That other OS

The last time I posted to this blog it was my April Fool’s Joke about a file manager (which happened to be just an embedded shell). Since a few people didn’t like that at all I want to assure you that this is no joke at all. However, if you are a Windows user and feel easily offended, then stop reading now.

Still here? Great. I managed to compile darktable for Windows.

It took me about two days of hacking to have our code in a shape which is eaten by mingw (I cross-compiled under Debian). That was the easy part.

The hard part is the question “Shall I commit it to git?”. Code wise it’s only a really small change, but the implications might be huge. I remember when GIMP was suddenly available for Windows (yes, I’m that old). At first it was unstable. Then it matured. And now, well, let me phrase it this way: I strongly believe that porting GIMP to windows was the biggest mistake these guys ever made. Followed by no longer adding an alpha channel to new layers. Maintaining a code base which none of the developers can run, test or debug is a nightmare. Even more if the users have not the slightest clue what’s going on. With Linux users you can give the advice to run gdb and generate a backtrace. Some might not know what you are talking about, yet it’s not too hard to give simple instructions. Have fun doing that with a Windows user. They are a bunch of consumers which only take what you give them. And since they know that, they are really good in demanding everything while giving back nothing. That’s an attitude I don’t like. Don’t believe me? Go looking at support forums for GIMP. It’s hell.

The next problem with Windows is the lack of package managers. While Linux has tons of different flavours, nowadays most of them come with a working package management. That makes it easy to distribute a program and keep it up to date. Well, Windows recently introduced some means of online updates for third party software, but that’s beyond our scope. So in the end we would need to have our own installer, bundle all the needed libraries, maybe add some automated checking for new versions, you name it.

Then, what are the benefits from adding Windows to the pool of supported platforms you might ask? The standard answer always given is “you get so many new users”. Well, yeah. So what? Do they pay me? No. Do they support me coding the program? Hardly. Do they promote our software? Yes, to other Windows users which generate noise, too. Sorry, a valid argument looks different.

At the end of the day it all boils down to the question whether we want to follow the route GIMP and other open source software went. While I don’t think we should take the burden of providing installers or even binaries, I guess adding support for compilation doesn’t hurt too much. After all darktable also builds on Macs. And don’t get me started on Mac users. ;-)

Discuss.

46 thoughts on “That other OS

  1. Windows version would be nice. However, it took me two evenings to install MVware in unity mode and run Darktable under Win 7. And since I am a complete ignorant when it comes to Linux I believe everyone is actually able to do the same.

    Thanks for this program!
    Kasia

  2. I’d like to try this, so loading up a VM on my windows box with a linux distro is not too bad. However, if I like it, I don’t want to run it in a vm. I’d like to have a windows native compile.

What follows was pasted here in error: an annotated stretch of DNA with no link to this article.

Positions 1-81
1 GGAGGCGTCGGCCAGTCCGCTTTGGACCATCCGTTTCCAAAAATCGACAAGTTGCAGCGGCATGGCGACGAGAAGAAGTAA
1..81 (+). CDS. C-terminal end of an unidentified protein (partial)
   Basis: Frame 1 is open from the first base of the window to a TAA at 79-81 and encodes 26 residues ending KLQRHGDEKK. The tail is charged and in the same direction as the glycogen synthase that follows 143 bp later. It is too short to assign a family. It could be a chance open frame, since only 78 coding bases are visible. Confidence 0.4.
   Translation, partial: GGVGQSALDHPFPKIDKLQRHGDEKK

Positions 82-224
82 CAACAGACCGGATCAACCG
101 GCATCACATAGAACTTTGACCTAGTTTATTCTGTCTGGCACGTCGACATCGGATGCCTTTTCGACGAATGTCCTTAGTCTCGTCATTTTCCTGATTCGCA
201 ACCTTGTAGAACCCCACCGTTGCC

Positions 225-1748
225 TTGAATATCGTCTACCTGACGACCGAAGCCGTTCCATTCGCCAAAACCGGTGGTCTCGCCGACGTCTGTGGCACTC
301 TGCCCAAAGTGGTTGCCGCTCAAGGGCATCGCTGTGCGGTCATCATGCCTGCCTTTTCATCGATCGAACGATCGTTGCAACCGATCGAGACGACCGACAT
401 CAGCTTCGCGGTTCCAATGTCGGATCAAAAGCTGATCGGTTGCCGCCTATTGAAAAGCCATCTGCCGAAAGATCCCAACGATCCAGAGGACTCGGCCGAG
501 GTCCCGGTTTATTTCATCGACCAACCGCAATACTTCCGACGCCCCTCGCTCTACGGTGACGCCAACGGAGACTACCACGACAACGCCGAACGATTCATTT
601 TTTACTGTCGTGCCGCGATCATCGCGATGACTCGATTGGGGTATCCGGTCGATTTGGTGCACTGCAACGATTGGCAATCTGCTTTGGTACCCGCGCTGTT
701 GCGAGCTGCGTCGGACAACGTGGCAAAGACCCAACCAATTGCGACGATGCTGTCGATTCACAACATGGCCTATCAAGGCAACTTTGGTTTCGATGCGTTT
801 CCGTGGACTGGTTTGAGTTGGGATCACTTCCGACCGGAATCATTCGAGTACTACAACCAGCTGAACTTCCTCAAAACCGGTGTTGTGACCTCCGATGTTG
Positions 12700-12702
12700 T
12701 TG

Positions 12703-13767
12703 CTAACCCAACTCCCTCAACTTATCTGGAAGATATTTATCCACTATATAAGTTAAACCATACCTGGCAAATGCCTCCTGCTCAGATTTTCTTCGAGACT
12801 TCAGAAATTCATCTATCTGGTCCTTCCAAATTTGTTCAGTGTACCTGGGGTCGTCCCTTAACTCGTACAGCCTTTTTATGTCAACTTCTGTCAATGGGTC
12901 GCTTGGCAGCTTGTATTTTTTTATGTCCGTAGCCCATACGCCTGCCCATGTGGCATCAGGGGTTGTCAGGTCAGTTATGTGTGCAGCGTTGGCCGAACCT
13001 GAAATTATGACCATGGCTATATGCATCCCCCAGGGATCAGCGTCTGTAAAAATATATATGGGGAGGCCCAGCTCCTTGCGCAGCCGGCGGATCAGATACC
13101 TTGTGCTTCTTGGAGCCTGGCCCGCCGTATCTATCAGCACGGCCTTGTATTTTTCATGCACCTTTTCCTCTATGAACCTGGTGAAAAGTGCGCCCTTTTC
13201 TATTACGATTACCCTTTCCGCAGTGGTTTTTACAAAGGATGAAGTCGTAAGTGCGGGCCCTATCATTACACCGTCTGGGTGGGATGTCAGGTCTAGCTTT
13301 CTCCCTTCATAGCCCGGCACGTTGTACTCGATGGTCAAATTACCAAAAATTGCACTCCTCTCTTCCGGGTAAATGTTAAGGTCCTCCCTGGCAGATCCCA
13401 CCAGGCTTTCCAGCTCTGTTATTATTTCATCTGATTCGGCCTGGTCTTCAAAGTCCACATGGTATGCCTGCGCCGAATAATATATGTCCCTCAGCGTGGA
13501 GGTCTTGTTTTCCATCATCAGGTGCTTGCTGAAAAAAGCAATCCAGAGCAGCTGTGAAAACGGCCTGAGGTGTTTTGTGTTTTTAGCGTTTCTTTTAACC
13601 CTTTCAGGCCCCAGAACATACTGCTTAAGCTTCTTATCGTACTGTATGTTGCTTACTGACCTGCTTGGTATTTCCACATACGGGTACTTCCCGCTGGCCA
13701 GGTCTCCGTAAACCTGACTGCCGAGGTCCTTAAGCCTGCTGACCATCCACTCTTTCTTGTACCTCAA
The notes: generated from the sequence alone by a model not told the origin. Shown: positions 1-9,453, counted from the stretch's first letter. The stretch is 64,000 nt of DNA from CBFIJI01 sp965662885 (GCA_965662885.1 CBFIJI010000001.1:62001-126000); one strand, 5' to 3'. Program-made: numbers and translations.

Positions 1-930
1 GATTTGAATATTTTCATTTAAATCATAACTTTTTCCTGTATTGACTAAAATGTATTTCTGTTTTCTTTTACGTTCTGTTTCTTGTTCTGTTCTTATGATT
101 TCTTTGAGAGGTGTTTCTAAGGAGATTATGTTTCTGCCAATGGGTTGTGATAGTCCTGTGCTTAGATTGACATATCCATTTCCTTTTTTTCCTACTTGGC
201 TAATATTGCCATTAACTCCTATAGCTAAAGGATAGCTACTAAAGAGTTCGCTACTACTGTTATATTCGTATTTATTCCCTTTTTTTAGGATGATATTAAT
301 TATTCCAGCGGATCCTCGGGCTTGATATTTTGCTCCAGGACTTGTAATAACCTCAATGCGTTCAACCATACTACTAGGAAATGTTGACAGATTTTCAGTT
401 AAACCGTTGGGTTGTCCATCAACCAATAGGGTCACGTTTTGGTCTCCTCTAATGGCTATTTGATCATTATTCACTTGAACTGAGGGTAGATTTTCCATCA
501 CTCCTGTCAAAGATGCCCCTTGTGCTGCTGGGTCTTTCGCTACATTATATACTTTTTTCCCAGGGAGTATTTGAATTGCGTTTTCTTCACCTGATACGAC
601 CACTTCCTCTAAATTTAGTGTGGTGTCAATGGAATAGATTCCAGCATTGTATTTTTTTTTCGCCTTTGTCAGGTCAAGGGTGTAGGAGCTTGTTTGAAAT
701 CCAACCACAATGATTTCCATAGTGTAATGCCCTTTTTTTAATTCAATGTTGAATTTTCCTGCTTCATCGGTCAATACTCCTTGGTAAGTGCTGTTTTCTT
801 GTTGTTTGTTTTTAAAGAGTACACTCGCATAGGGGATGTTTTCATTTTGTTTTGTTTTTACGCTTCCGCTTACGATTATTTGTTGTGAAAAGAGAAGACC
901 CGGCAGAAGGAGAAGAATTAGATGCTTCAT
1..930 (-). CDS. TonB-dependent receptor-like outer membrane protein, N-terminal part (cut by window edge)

Quick background statement:
    I’m a linux guy from way back. I like it. I use it part of the time at work (but not most of the time). However, everyone that I live with (wife, kids) are all windows people. I don’t have the means to run multiple boxes, so windows is a reality for me and for my family.

    Your argument boils down to the assumption that all windows users are ignorant users, not programmers, and don’t contribute to projects. That’s probably true 90% of the time, but not all the time. The same thing is probably true of the linux community, although at a lower percentage. *MOST* consumers of free and open source programs don’t contribute code back to the project.

    Really, the way that you talk about it in your post, it seems that you have a general distaste for all things windows and all things mac. Is your bias driving your decision?

    Ultimately, you’re saying “what’s the benefit to us? What do we get out of a windows build?” The reality is that you get to do good things for other people – some of whom won’t get it and won’t appreciate it – but the vast majority will. That’s why releasing gimp on windows was a good idea.

    Anyway, there is another alternative. Don’t release windows binaries or installer. But, publish instructions on how to port the software to windows. I’ve never done it, but I am very interested in giving it a try. I think that I’d learn a lot.

    Something like a “howto” would do it. That way, you’d attract the user base that you want, in windows. Who knows? You may end up with valuable contributions that you never expected, and never would have gotten from a strictly linux world.

    • You overrate my opinion about Windows (and Mac) users. It’s not even that getting a compilable version is that hard. The real hassle is keeping it up-to-date and maintaining the dependencies. When looking at GIMP or Inkscape that’s really non-trivial and needs someone dedicated to it for more than just the short time it takes to release a first binary. If these things aren’t maintained for the foreseeable future they suffer bitrot and will need to be removed again. And noone will like that.